Yesterday was another sad day in the blogosphere and on Twitter. I see the Church pleading with herself from all sides to be more Christlike, when it seems we all have different definitions of what that really means. Whether it comes to gender roles or the redefining marriage debate, I’m half tempted to think that having blogs so readily available, giving anyone a voice, may cause more harm than good. And I know I’d shut myself down with that statement, too. The problem is we’ve lost all sense of context, and it’s damaging Christ’s Bride and the lost, the very people we should be trying to reach.
The Internet offers much toward the advancement of the gospel. We all know this. It gives ministries like The Village, The Resurgence, Desiring God, and Mars Hill the ability to stream gospel-centered content to people, to nations who wouldn’t have been able to be exposed to such solid teaching otherwise. It gives bloggers like Lore Ferguson, Amber and Seth Haines, Tim Challies, Russell Moore, and collectives like The Gospel Coalition, Deeper Story, Deeper Church, and ProjectTGM the ability to analyze culture and pour truth-filled words onto a page to help the lost come to know the freedom and grace of Christ Jesus. This is a good thing. But there is also something we have to be careful of.
Posted in Theology
Tagged Blogging, Christ and Him Crucified, Christ Crucified, Christian, Christianity, Church, Deeper Church, Deeper Story, Gospel, Jesus, Second Tier Issues, The Gospel Coalition, The Resurgence
A while back, I wrote a post about some of the problems I see in how the Reformed community responds to female bloggers when it comes to credibility and recognition/exposure. I’m incredibly grateful to see that God has shown His grace and given one of my friends a couple of amazing opportunities.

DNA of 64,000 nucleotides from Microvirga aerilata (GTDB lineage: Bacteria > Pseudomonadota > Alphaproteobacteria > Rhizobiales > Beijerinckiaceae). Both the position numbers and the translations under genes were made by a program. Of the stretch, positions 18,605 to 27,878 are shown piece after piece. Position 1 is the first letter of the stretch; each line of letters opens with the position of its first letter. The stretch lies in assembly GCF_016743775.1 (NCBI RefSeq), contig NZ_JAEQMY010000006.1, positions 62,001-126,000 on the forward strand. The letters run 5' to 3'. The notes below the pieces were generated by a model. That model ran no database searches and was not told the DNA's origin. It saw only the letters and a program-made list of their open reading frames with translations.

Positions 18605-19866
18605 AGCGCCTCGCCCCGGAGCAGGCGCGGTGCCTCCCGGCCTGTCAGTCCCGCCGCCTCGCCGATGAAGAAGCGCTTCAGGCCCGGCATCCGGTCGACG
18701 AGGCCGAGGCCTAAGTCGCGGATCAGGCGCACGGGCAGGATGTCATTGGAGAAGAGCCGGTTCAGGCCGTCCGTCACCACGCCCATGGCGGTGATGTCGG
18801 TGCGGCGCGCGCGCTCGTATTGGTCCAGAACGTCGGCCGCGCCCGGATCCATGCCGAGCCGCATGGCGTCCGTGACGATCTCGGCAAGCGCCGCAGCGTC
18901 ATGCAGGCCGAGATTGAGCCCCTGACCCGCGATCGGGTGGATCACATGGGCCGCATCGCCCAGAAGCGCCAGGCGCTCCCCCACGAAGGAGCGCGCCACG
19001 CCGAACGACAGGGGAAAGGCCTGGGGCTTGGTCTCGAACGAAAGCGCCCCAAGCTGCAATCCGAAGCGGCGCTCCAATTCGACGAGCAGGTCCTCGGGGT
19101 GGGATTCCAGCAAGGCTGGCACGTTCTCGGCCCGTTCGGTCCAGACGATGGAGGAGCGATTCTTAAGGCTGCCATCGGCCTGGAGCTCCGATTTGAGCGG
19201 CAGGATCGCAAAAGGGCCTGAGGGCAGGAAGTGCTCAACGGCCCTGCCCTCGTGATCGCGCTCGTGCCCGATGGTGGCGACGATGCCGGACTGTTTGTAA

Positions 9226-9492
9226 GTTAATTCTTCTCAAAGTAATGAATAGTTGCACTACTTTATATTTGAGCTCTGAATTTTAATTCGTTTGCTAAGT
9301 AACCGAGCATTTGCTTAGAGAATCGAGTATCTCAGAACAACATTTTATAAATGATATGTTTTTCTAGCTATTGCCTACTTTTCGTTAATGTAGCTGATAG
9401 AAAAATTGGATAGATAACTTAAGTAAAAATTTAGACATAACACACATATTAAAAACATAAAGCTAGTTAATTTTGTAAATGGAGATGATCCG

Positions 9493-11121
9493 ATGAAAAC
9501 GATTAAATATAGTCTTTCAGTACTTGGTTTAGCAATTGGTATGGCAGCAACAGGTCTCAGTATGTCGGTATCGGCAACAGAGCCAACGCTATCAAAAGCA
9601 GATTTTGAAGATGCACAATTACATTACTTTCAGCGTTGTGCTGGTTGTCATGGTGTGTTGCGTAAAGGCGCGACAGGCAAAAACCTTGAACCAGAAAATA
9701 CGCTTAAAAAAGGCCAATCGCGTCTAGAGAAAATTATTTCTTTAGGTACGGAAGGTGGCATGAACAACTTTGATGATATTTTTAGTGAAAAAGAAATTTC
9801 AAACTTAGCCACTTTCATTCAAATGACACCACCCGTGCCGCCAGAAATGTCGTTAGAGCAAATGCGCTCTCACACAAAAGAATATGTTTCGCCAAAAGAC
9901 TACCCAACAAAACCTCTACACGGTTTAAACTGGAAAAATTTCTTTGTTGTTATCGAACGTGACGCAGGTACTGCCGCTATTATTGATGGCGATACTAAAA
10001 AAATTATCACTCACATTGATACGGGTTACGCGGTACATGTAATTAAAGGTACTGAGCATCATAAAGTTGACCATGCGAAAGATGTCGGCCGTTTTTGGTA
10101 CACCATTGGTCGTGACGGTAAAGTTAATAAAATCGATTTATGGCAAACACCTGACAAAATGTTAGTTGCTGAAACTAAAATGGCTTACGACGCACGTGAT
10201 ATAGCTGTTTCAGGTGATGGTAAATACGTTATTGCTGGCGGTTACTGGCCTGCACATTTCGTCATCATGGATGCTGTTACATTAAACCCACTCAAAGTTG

Posted in Life Lessons, Theology
Tagged Christ, Christian, Christianity, Church, Complementarian, Complementarianism, Female Bloggers, God, Gospel, Grace, Jesus, Reformed, Reformed Community, Sayable, Sayable.net, The Gospel Coalition
The past six months or so have been a much needed lesson about intentionality and growth, of any kind. Last summer I set out on a fool’s errand of running a half marathon when I hadn’t run more than a mile in years. I was basically scared into it by being really overweight and having high blood pressure, and having a goal in front of me gave me something else to focus on other than losing weight and worrying about blood pressure, which would probably have only served to make my blood pressure higher. So, last July I set a goal of pushing through 13.1 miles as best I could. While I wasn’t able to run the whole way on either race, I finished two half marathons last November and December. Now, that isn’t the important part, and I don’t feel like I’ve earned bragging rights. The important part is that even though I didn’t run the whole way through, I’m a much stronger runner (Ok, I’m a runner) because I focused on running. I was intentional.
Last week I wrote about how reformed female bloggers have a rough time gaining credence from their male counterparts. First, I want to point out that Jared Wilson at The Gospel Coalition has one of my friends blogs highlighted on his blog to help provide another female voice to Complementarianism in conjunction with Kathy Keller’s review of Rachel Held Evans’ latest book. For this, I am very grateful. Not only to see a friend get some well-deserved promotion, but also for the Biblical truth behind the words.